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such a variety of expression and so copious a language as common poultry. Take a chicken of four or five days old, and hold it up to a window where there are flies, and it will immediately seize its prey, with little twitterings of complacency; but if you tender it a wasp or a bee, at once its note becomes harsh, and expressive of disapprobation and a sense of danger. When a pullet is ready to lay she intimates the event by a joyous soft and easy note. Of all the occurrences of their life that of laying seems to be the most important; for no sooner has a hen disburdened herself, than she rushes forth with a clamorous kind of joy, which the cock and the rest of his mistresses immediately adopt. The tumult is not confined to the family concerned, but catches from yard to yard, and spreads to every homestead within hearing, till at last the whole village is in an uproar. As soon as a hen becomes a mother her new relation demands a new language; she then runs clucking and screaming about, and seems agi. tated, as if possessed. The father of the flock has also a considerable vocabulary ; if he finds food, he calls a favourite concubine to partake; and if a bird of prey passes over, with a warning voice he bids his family beware. The gallant chanticleer has, at command, his amorous phrases and his terms of defiance. But the sound by which he is best known is his crowing; by this he has been distinguished in all ages as the countryman's clock or larum, as the
watchman that proclaims the divisions of the night. Thus the poet elegantly styles him :
" - - the crested cock, whose clarion sounds
The silent hours."
A neighbouring gentleman one summer had lost most of his chickens by a sparrow-hawk, that came gliding down between a faggot pile and the end of
his house, to the place where the coops stood. The owner, inwardly vexed to see his flock thus diminish
ing, hung a setting net adroitly between the pile and the house, into which the caitiff dashed, and was entangled. Resentment suggested the law of retaliation ; he therefore clipped the hawk's wings, cut off his talons, and, fixing a cork on his bill, threw him down among the brood-hens. Imagination cannot paint the scene that ensued; the expressions that fear, rage, and revenge inspired were new, or at least such as had been unnoticed before: the exasperated matrons upbraided, they execrated, they insulted, they triumphed. In a word, they never desisted from buffeting their adversary till they had torn him in a hundred pieces.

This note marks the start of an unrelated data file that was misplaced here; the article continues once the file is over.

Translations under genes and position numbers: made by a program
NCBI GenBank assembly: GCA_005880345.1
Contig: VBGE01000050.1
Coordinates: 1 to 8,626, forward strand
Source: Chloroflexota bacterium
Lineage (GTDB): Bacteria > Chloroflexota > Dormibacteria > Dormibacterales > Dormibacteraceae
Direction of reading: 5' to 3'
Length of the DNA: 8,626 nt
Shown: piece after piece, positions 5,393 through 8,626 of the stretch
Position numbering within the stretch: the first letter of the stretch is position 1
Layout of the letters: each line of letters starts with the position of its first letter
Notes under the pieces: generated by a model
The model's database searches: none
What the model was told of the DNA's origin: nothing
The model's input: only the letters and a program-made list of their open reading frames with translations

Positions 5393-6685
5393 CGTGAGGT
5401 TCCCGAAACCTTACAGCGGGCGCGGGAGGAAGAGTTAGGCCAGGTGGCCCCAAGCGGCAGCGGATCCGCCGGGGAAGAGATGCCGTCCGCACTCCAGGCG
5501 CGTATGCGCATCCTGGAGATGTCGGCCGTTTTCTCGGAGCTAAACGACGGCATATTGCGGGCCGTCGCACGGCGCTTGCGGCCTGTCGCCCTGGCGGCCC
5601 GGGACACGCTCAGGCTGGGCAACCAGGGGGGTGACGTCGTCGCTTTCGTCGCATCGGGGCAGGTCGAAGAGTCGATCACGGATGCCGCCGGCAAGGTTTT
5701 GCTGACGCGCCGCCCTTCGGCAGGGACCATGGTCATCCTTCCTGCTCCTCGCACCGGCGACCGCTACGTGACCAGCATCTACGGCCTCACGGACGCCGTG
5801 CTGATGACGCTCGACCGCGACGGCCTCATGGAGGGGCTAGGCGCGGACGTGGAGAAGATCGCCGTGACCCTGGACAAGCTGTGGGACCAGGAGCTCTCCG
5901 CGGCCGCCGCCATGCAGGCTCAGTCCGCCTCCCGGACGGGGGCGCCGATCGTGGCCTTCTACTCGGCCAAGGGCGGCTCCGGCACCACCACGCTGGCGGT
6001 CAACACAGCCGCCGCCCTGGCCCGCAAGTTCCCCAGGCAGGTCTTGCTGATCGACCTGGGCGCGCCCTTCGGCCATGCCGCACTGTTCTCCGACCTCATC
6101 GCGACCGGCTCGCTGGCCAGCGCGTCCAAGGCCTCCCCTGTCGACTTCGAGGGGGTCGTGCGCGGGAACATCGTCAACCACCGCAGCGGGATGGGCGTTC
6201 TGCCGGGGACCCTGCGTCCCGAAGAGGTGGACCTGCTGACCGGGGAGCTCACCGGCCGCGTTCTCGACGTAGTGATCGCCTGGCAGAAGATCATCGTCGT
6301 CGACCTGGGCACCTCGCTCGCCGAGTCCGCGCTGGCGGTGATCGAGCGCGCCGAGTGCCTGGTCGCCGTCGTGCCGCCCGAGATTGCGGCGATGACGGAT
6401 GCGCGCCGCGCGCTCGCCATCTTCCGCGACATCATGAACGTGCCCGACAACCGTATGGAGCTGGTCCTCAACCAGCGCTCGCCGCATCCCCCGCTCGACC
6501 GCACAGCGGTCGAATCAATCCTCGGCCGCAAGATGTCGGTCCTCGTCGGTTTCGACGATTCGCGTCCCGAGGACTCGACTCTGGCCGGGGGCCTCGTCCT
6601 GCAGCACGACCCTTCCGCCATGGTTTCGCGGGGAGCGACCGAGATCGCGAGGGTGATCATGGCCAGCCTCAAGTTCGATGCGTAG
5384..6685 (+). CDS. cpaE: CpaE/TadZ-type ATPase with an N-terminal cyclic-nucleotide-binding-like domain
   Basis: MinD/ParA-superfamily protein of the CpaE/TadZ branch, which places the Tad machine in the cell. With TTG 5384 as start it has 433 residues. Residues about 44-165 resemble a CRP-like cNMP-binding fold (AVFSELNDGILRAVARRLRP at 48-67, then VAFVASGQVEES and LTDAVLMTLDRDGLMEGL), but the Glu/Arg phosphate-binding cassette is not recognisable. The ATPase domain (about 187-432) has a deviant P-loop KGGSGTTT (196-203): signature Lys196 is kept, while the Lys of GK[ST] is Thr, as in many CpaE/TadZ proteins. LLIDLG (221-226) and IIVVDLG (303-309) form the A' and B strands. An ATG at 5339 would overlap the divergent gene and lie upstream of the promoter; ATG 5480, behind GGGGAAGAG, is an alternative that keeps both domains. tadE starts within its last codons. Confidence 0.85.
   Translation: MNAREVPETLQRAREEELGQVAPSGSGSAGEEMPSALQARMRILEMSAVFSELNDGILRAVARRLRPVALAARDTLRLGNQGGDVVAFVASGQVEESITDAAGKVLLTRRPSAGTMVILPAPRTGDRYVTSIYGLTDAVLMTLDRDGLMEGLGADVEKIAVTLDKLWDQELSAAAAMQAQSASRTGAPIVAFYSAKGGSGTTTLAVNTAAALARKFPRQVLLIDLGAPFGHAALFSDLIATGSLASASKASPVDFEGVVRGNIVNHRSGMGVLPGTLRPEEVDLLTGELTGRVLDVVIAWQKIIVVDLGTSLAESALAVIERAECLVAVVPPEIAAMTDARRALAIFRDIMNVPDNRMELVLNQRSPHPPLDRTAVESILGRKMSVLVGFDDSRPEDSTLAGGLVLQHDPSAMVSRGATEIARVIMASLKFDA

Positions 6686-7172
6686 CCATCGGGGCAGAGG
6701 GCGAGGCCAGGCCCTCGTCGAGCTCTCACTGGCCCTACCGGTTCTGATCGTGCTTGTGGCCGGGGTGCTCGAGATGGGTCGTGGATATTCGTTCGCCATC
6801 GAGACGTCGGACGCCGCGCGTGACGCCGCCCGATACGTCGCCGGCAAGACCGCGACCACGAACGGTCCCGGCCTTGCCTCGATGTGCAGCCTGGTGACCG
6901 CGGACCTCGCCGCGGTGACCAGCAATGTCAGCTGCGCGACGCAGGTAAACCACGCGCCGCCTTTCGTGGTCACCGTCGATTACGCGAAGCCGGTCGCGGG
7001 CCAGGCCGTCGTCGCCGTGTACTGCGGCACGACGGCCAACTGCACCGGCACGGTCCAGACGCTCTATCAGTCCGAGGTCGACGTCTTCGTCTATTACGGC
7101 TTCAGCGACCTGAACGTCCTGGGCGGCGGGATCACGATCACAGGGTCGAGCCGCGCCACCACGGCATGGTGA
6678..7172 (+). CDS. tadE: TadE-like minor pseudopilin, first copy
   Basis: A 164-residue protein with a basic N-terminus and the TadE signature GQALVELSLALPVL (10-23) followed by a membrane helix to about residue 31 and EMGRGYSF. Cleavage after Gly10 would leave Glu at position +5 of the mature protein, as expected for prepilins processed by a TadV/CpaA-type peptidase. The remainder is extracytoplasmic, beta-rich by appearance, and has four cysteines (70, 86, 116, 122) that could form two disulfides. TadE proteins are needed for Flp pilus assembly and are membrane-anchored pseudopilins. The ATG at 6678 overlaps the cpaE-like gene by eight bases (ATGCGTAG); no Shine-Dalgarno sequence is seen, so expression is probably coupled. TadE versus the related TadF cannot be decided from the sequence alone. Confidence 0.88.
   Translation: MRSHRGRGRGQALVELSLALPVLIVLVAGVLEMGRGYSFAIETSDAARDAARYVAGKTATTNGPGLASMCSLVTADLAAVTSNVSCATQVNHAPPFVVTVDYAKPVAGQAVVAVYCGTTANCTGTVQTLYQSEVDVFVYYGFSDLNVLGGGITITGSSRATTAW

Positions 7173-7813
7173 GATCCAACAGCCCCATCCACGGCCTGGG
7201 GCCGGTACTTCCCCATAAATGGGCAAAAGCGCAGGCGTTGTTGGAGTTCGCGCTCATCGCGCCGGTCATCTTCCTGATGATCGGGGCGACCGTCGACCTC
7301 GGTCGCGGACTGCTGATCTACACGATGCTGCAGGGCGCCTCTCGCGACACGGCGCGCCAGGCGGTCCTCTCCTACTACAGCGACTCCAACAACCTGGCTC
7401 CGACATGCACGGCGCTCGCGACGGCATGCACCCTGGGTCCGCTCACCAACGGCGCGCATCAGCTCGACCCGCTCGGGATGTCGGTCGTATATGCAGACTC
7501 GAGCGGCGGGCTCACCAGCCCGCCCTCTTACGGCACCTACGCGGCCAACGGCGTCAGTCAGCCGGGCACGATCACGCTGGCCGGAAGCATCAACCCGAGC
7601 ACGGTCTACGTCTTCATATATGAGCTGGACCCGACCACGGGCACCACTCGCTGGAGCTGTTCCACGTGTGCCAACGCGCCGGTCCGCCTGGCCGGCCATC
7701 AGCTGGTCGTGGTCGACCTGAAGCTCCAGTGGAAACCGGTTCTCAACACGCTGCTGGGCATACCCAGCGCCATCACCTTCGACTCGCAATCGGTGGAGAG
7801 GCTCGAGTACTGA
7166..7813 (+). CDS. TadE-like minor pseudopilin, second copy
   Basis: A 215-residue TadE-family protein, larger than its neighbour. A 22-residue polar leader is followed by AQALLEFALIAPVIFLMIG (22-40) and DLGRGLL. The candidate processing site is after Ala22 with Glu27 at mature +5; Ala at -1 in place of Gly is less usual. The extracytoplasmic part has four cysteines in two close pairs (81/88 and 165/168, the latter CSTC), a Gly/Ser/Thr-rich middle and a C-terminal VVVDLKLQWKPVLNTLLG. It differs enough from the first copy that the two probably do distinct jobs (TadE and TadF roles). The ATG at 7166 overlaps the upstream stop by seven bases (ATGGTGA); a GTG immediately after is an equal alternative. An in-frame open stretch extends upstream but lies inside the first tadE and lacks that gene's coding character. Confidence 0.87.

SELBORNE, Sept. 9, 1778.
TO THE HONOURABLE DAINES BARRINGTON.
“— - — - - — — monstrent
- - - - - - - - -
(Virg. Georg. ii. 477–482.)
“ How winter suns in ocean plunge so soon,
And what belates the tardy nights of June.”
GENTLEMEN who have outlets might contrive to make ornament subservient to utility; a pleasing
eye-trap might also contribute to promote science: an obelisk in a garden or park might be both an embellishment and a heliotrope.
Any person that is curious, and enjoys the advan, tage of a good horizon, might, with little troublemake two heliotropes; the one for the winter, the other for the summer solstice: and these two erections might be constructed with very little expense ; for two pieces of timber framework, about ten or twelve feet high, and four feet broad at the base, close lined with plank, would answer the purpose.
The erection for the former should, if possible, be placed within sight of some window in the common sitting parlour; because men, at that dead season of the year, are usually within doors at the close of the day; while that for the latter might be fixed for any given spot in the garden or outlet: whence the owner might contemplate, in a fine summer's evening, the utmost extent that the sun makes to the northward at the season of the longest days. Now nothing would be necessary but to place these two objects with so much exactness, that the westerly limb of the sun, at setting, might but just clear the winter heliotrope to the west of it on the shortest; the whole disc of the sun clearing the summer heliotrope to the north of it at the longest day.
By this simple expedient it would soon appear that there is no such thing, strictly speaking, as a solstice ; for, from the shortest day, the owner would, every clear evening, see the disc advancing, at its setting, to the westward of the object; and, from the longest day, observe the sun retiring backwards every evening at its setting, towards the object westward, till, in a few nights, it would set quite behind it, and so by degrees to the west of it: for when the sun comes near the summer solstice, the whole disc of it would at first set behind the object; after a time the northern limb would first appear, and so every night gradually more, till at length the whole diame. ter would set north ward of it for about three nights ; but on the middle night of the three, sensibly more remote than the former or following. When receding from the summer tropic, it would continue more and more to be hidden every night, till at length it would descend behind the object again ; and so nightly more and more to the westward.